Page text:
The social route to mental health: A systematic review and synthesis of theories linking social relationships to mental health to inform interventions

Lærke Mai Bonde Andersen, Amanda Nicolajew Rasmussen, Nicola J. Reavley, Henrik Bøggild, Charlotte Overgaard

Research output: Contribution to journalReview articlepeer-review

15 Citations (Scopus)
76 Downloads (Pure)

Abstract

Interventions that support social relationships are widely used to promote mental health and increasingly involve the use of digital technologies. Solid theoretical underpinning is crucial for interventions to achieve the intended outcomes and avoid unintended consequences. Several theories linking social relationships to mental health exist in the literature but plurality and overlapping elements complicate the choice of appropriate theory. The aim of this study was to systematically review and synthesize theories linking social relationships to mental health to extract key theoretical assumptions to explain 1) how social relationships influence mental health, and 2) the circumstances that distinguish beneficial social relationships from relationships that have no effects or cause harm. Results of the synthesis are discussed in relation to general interventions, and implications for the use of digital interventions as novel tools to support social relationships and mental health are drawn out. The systematic search was performed in five electronic databases: PubMed, Sociological Abstracts, PsycINFO, CINAHL, and Embase. Six theoretical frameworks met our inclusion criteria and were included in the synthesis. The theory synthesis followed three stages: 1. synthesis preparation, 2. synthesis, and 3. synthesis refinement. Findings show that various social relationships influence people's mental health, both in adverse situations and in those without adversities. Their impact is shaped by a complex interplay of individual and relational circumstances and the individual's subjective perceptions. Quality and content are central to separating beneficial relationships from those that are not beneficial. Findings support the potential of interventions based on social relationships to improve mental health but highlight the need to consider the circumstances where relationships might do more harm than good. Digital interventions may improve people's opportunities to develop new relationships or strengthen existing ones, but they require a special focus on ensuring the quality and content of relationships to maximize this potential benefit.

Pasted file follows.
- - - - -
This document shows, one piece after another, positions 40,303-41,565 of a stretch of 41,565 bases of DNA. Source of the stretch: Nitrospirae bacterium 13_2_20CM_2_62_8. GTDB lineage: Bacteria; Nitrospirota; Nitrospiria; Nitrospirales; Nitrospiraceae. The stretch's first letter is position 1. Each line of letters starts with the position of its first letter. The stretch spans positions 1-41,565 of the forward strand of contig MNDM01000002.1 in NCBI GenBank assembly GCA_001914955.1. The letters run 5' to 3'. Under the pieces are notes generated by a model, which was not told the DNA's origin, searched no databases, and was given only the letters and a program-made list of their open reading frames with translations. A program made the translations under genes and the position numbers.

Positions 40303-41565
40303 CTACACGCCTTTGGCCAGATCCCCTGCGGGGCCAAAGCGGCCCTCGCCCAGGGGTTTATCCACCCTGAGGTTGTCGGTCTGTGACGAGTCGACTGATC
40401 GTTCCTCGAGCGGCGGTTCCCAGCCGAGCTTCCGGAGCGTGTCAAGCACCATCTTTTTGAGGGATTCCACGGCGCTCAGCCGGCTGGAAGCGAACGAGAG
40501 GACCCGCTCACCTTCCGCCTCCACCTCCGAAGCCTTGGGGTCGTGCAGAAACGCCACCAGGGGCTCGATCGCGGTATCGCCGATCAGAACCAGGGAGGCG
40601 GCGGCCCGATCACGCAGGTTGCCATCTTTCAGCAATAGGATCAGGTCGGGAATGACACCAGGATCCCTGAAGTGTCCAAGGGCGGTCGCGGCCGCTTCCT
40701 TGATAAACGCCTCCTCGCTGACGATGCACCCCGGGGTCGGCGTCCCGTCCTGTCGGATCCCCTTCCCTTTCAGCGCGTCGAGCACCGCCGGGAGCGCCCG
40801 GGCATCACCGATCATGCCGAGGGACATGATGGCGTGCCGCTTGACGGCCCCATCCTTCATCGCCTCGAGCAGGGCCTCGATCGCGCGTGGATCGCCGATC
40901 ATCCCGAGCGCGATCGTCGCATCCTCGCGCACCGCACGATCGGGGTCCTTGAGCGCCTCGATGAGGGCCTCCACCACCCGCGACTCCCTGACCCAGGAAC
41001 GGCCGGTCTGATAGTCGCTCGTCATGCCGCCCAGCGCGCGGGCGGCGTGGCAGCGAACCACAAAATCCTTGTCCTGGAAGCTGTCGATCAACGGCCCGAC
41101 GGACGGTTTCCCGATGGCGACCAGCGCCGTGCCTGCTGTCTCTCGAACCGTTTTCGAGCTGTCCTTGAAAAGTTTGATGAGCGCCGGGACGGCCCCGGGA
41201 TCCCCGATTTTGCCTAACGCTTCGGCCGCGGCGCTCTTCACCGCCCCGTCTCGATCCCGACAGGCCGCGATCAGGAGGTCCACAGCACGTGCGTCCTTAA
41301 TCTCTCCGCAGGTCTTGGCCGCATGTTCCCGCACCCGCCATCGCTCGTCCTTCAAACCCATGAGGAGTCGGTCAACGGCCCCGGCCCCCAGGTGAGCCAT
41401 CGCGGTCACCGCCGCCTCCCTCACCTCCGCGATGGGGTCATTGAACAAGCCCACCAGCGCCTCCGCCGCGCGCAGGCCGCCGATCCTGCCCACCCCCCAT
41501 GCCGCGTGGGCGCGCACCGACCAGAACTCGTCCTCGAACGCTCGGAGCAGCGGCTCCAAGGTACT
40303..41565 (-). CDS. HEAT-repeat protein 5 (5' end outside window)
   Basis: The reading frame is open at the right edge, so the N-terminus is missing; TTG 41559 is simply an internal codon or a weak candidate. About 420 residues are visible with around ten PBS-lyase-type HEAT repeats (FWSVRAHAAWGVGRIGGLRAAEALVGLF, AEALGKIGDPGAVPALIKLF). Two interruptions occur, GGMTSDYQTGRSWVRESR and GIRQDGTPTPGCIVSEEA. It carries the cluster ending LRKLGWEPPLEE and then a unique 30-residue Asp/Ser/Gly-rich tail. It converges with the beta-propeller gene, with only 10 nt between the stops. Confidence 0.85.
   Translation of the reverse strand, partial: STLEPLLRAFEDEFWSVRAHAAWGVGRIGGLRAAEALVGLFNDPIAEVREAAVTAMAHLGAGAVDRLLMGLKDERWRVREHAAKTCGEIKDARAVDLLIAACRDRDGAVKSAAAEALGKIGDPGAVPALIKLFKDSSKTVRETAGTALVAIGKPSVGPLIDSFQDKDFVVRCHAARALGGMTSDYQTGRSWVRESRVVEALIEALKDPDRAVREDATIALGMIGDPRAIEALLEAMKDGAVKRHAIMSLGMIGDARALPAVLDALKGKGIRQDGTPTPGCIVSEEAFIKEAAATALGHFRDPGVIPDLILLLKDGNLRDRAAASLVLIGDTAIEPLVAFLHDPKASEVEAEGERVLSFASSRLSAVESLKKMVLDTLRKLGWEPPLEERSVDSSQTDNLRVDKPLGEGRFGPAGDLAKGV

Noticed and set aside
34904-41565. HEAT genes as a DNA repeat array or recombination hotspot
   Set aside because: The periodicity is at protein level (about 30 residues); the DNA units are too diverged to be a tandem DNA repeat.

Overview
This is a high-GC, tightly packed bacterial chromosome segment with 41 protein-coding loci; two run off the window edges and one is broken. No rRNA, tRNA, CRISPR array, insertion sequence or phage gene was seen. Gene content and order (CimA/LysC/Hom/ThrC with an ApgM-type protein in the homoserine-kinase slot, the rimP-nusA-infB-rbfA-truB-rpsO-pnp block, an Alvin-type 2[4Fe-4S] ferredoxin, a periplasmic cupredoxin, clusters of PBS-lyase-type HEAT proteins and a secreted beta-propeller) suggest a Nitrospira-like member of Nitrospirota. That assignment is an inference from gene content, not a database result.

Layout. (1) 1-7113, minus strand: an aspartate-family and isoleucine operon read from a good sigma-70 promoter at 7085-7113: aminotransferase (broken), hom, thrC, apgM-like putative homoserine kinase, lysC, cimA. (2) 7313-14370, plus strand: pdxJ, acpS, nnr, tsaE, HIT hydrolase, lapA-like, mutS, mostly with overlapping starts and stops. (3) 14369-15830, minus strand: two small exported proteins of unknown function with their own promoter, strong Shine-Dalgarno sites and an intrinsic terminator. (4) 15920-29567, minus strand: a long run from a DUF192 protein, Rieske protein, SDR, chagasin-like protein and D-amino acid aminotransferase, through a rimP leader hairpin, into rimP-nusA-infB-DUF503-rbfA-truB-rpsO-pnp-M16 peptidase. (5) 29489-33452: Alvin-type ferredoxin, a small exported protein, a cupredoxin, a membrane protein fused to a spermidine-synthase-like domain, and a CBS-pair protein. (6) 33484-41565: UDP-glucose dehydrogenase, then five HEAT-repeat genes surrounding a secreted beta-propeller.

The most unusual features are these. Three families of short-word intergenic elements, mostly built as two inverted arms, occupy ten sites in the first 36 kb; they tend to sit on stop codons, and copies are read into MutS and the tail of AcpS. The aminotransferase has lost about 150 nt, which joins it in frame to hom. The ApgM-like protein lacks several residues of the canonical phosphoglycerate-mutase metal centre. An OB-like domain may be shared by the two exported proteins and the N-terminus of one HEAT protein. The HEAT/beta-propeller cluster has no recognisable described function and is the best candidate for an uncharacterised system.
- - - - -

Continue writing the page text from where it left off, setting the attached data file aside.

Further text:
Original languageEnglish
Article number100042
JournalSSM - Mental Health
Volume1
Number of pages15
ISSN2666-5603
DOIs
Publication statusPublished - Dec 2021

Keywords

  • Interpersonal relations
  • Mental health
  • Intervention
  • Internet-based intervention
  • Systematic review
  • Theory synthesis

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